What's the used Ford Fiesta ST hatchback like?
Every so often, a hot hatchback comes along that simply grabs the market by the lapels. There have been Peugeots that have done it, Hondas that have had a go, and of course lively Volkswagen Golf GTIs aplenty. Fast Fords have always enjoyed a certain reputation here too, often producing some of the lairiest and most outlandishly fun cars in this class, and without a doubt the Fiesta ST is one of them.
The recipe is simple enough: you take one Fiesta, drop in a more powerful engine, add sporty bodywork and fancy bucket seats, uprate the suspension and brakes and add in some wider wheels and sticky tyres. Job done. And in the case of this second-generation ST, the results are rather wonderful. It was a popular car that sold well and stayed in production until 2017, when it was replaced by an all-new version based on the latest Fiesta.
Under the bonnet is a lively turbocharged 1.6-litre Ecoboost engine, which drives the front wheels through a slick six-speed manual gearbox. A power output of 180bhp is a large figure for what is a small and relatively lightweight car. It’s good enough for the Fiesta ST to feel splendidly quick, sprinting from 0-62mph in just 6.9sec – supercar-fast not so many years ago. If that still isn't impressive enough, there is always the ST200 version, with altered gearing and a bit more power (197bhp) for a faster acceleration time of 6.7sec.
Approach a corner and things get even more thrilling. The steering is quick to the point of being razor-sharp, but it never becomes wearing, only more delightful. Grip is tremendous and the handling’s a delight, with a rare adjustability that makes it feel especially playful.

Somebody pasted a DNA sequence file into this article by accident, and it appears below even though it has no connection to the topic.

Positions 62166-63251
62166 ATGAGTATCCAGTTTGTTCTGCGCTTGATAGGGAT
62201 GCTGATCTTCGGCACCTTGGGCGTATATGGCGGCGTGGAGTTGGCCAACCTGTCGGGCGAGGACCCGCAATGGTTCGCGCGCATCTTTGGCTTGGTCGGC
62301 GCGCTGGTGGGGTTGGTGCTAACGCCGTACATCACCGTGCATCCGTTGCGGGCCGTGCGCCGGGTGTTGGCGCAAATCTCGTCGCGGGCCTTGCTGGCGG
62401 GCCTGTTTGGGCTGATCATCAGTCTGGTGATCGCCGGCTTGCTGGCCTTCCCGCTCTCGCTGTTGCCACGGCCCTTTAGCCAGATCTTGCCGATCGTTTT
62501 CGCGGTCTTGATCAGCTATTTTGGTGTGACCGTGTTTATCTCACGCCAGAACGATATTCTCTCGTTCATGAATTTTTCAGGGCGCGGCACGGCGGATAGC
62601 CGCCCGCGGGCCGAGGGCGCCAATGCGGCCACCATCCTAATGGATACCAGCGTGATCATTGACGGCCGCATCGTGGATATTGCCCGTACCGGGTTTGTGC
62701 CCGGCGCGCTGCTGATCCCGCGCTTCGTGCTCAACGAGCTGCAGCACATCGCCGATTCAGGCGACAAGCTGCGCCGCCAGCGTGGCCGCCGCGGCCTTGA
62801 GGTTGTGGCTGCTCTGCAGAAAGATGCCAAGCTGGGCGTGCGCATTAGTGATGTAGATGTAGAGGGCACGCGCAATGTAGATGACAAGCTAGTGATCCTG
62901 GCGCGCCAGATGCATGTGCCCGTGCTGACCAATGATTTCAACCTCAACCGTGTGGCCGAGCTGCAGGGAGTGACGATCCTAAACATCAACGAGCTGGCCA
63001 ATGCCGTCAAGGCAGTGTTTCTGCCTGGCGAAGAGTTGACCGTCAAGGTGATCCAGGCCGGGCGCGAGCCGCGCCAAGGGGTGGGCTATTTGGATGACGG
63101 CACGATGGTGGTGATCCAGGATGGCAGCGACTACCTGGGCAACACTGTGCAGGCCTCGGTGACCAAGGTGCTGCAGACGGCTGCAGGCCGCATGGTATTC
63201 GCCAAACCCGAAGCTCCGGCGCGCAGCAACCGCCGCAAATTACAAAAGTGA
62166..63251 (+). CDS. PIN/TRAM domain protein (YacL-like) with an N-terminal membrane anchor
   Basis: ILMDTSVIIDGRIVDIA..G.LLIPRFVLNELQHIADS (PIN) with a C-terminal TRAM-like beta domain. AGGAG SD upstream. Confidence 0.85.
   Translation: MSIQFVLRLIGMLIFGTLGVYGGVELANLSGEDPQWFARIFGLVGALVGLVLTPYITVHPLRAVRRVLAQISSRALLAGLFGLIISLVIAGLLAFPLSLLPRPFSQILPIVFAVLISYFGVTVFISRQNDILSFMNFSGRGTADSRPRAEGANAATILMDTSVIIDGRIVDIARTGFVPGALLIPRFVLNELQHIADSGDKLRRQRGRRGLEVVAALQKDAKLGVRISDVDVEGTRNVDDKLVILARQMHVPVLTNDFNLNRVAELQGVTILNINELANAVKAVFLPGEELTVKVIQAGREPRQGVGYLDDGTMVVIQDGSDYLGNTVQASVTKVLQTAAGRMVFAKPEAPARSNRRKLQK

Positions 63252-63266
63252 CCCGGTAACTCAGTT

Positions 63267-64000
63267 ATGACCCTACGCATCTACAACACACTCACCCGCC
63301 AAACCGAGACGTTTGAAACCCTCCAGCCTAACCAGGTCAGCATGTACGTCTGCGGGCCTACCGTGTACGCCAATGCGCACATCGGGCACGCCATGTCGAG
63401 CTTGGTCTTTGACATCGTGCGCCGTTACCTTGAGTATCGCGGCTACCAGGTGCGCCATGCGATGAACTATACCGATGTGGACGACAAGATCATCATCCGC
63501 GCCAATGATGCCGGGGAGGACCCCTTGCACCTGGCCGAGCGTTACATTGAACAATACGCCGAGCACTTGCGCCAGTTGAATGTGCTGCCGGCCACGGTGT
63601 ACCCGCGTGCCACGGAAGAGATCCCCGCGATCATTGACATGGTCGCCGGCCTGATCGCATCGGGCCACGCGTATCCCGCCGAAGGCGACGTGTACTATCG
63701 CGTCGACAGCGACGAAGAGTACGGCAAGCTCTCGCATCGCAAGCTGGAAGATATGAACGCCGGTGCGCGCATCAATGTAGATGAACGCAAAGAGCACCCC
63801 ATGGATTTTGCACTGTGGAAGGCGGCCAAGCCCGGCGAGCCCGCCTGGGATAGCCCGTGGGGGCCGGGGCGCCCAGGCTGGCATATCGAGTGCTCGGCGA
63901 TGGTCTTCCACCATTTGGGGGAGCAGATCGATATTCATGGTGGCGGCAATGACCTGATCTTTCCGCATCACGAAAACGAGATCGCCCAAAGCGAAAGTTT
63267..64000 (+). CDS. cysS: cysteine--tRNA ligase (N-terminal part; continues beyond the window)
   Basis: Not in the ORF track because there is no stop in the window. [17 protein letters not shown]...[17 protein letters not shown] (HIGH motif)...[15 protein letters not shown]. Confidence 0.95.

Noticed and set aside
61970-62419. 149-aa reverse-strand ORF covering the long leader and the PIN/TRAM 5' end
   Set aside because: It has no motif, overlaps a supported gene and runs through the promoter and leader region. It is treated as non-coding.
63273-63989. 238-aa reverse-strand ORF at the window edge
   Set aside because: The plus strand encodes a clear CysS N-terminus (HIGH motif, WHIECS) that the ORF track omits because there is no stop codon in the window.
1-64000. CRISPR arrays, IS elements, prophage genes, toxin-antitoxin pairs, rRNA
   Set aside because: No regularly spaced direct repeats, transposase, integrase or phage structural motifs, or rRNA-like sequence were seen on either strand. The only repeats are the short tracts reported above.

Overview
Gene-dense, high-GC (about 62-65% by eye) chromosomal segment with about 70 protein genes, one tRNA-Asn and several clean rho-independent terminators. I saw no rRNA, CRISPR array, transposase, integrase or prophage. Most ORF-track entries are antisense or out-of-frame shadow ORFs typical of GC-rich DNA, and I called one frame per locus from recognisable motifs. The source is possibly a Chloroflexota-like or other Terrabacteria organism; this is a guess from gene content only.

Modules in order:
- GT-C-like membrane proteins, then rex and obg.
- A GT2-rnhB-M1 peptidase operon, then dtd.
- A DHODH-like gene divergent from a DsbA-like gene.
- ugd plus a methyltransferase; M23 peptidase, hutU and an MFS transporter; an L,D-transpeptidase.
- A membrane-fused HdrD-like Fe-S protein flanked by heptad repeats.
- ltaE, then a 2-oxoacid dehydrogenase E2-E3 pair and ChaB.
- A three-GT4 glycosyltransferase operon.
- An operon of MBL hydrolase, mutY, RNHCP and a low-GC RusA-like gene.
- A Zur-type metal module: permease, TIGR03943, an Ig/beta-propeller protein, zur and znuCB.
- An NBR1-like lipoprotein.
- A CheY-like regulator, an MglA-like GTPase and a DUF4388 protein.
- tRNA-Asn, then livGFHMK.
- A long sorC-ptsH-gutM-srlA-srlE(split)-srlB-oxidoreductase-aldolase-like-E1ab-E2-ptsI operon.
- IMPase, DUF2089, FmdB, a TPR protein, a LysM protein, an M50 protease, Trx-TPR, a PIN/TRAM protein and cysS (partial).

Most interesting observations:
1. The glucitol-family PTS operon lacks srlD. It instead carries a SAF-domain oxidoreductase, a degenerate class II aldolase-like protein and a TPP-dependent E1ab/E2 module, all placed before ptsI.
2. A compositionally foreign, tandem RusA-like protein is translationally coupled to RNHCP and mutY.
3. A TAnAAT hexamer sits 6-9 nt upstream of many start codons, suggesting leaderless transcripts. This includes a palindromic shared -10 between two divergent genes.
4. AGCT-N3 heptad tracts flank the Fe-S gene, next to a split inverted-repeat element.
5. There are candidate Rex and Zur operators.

The payback for this handling finesse is a very firm, jiggly ride at low speeds, although it gets more comfortable the faster you go, and it gives the ST exactly the sort of body control it needs to fulfil its function as a spirited hot hatch. If you're worried about the ride, try an example from 2015 onwards, because some subtle alterations were made to the rear suspension that improved comfort ever so slightly.
The interior is relatively spacious and has some extra sporty touches over regular Fiestas, although it still comes with a confusing array of small buttons for the stereo and a desperately small 4.2in infotainment screen. The driving position is set rather high, but it comes with comfortable Recaro sports seats as standard, and they hold you in place well. There’s plenty of fore/aft adjustability to accommodate a taller driver, too.
There’s a reasonable amount of space in the back for two – or three for short hops – and there’s enough space in the boot for a couple of suitcases or a large weekly shop. If you're after the most practical Fiesta ST, you'll need the rare five-door model that was introduced in the final year of production (2017).
There are potentially three trim options to seek out. The ST-1 trim gives the Fiesta ST-style 17in alloy wheels, a body kit, rear spoiler, rear diffuser and honeycomb mesh grille, as well as a DAB radio and fabric-upholstered Recaro seats. The mid-range ST-2 adds partial leather and heated front Recaro seats, keyless ignition and a Sony stereo system, while the ST-3 models get sat-nav, cruise control, climate control, keyless entry and automatic wipers and headlights, plus an auto-dimming mirror.
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